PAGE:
Newcomers to crypto trading often ask whether they should buy Bitcoin (BTC) or Ethereum (ETH). However, this is a simple approach that overlooks the differences between the two cryptos, the role that each plays in the crypto world, and their respective appeal to investors.
An optimised portfolio will include both BTC and ETH, allocating funds to each in a proportion that maximises the potential for returns but minimises downside risk.
Bitcoin And Ethereum: The Similarities
Bitcoin and Ethereum are both large-cap cryptocurrencies that are popular with traders and investors. They are also both well-established. Bitcoin, the first cryptocurrency, was announced with a white paper in 2008 and launched in 2009. Ethereum’s white paper was published in 2013 and the platform was launched in 2015.
At the very basic level, the two cryptos have a number of similarities from a technical and practical perspective:
- Blockchain. Both use the shared ledger technology that underpins all cryptocurrencies and makes peer-to-peer online transactions possible.
- Consensus. Both currently use Proof-of-Work (PoW) consensus – the means by which the network is secured and miners process transactions. However, Ethereum 2.0, which will take the form of a series of upgrades, will see the network transition to Proof-of-Stake.
- Large, liquid markets. Both BTC and ETH are widely listed on exchanges.
- There is strong institutional interest in both BTC and ETH.
Beneath these superficial similarities, though, Bitcoin and Ethereum are very different platforms, and serve very different purposes.
Bitcoin vs. Ethereum: The Differences
Bitcoin and Ethereum were built for completely different use cases, and over time have carved out unique niches within the crypto world. Some of the major differences include:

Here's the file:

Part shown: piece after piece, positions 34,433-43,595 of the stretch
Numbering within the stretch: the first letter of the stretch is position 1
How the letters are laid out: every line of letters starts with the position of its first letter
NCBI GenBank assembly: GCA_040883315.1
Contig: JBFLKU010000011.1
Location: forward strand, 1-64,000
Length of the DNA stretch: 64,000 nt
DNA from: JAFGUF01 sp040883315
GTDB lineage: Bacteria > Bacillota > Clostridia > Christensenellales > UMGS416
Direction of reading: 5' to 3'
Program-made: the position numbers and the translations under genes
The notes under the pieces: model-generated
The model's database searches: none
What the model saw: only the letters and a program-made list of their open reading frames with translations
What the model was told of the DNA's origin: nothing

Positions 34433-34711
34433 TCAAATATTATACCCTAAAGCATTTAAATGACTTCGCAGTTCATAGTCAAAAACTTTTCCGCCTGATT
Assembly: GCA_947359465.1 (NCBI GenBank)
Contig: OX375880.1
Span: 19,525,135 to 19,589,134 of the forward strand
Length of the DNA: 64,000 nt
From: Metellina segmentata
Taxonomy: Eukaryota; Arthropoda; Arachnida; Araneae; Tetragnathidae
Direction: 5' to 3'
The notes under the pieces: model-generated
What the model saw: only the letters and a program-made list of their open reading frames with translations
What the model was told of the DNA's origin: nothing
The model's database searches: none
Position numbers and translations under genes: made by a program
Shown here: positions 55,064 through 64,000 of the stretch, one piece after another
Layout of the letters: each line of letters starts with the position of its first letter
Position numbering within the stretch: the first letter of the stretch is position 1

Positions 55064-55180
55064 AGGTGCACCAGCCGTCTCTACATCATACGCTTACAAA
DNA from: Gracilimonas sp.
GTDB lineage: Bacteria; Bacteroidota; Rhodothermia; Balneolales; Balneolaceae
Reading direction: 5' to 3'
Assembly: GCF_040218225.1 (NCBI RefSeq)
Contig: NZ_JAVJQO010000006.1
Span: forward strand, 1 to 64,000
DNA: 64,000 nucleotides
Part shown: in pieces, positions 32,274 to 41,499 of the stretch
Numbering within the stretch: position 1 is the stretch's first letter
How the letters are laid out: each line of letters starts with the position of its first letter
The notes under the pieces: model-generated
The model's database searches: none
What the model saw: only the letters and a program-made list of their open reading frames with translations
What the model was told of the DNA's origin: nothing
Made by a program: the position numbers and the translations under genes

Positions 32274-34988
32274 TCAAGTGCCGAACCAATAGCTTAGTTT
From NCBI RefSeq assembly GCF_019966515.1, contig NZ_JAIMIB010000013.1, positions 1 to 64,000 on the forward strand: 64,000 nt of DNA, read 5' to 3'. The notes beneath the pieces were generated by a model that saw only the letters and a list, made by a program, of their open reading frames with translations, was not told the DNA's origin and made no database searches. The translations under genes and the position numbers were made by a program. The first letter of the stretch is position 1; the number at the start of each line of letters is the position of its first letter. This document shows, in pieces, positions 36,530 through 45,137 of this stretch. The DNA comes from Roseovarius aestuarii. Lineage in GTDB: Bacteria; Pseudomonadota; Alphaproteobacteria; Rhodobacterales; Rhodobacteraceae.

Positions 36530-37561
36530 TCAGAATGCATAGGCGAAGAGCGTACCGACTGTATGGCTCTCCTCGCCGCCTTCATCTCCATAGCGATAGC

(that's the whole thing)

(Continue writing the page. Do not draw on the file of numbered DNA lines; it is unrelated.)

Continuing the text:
- Purpose. Bitcoin was designed to do just one thing well: secure storage and transfer of value with no middlemen. Ethereum, meanwhile, extends the use of shared ledger technology by providing a platform for smart contracts: software that runs on the blockchain.
- Use cases. The different functionality the two networks provide has resulted in very different applications for each. Bitcoin was launched as the first Peer-to-Peer Electronic Cash System’ and has become established as ‘digital gold’. Ethereum, meanwhile, is a platform for decentralised applications (dApps), with ETH as the payment currency for all software operations. The decentralised finance (DeFi) movement is primarily built on Ethereum, and offers open, trustless financial applications that anyone can use, anywhere in the world.
- Founders. Bitcoin was launched by Satoshi Nakamoto, an anonymous developer who released the software and helped bootstrap the network, before disappearing and leaving others to maintain it. Ethereum was created by a small team of developers, the best-known of whom is Vitalik Buterin, who is still influential in the Ethereum world.
- Developers. Since Satoshi Nakamoto stepped back, Bitcoin’s development has been limited, while Ethereum is actively maintained by a relatively centralised group of developers. (In each case, this is seen as a benefit: Bitcoin’s lack of innovation, which could bring uncertainty and risk to the network, is viewed by the community as a feature rather than a bug.)
For these reasons, asking which one is ‘better’ is like comparing apples and oranges. Moreover, BTC and ETH perform differently over the course of a crypto market cycle, which means that neither can be considered the more profitable option without taking further information into account.
Bitcoin and Ethereum: Investment Considerations